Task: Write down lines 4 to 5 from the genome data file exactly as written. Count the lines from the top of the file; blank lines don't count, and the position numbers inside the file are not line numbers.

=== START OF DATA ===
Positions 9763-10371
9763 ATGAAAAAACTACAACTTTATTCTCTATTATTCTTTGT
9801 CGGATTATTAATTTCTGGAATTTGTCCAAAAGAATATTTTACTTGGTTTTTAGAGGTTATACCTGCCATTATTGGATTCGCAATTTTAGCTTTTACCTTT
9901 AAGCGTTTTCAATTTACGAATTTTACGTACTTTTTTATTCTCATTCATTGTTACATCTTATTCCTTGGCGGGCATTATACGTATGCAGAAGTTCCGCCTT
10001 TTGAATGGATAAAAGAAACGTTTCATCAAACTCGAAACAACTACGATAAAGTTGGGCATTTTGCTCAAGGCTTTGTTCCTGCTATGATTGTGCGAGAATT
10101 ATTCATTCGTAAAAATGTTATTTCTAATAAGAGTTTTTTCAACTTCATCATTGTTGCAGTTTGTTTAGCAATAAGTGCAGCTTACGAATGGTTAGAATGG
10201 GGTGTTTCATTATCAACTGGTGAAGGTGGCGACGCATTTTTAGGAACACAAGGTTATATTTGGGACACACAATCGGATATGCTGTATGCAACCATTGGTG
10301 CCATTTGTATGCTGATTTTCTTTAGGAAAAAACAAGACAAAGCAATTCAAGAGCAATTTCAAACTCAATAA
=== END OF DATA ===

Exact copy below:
9901 AAGCGTTTTCAATTTACGAATTTTACGTACTTTTTTATTCTCATTCATTGTTACATCTTATTCCTTGGCGGGCATTATACGTATGCAGAAGTTCCGCCTT
10001 TTGAATGGATAAAAGAAACGTTTCATCAAACTCGAAACAACTACGATAAAGTTGGGCATTTTGCTCAAGGCTTTGTTCCTGCTATGATTGTGCGAGAATT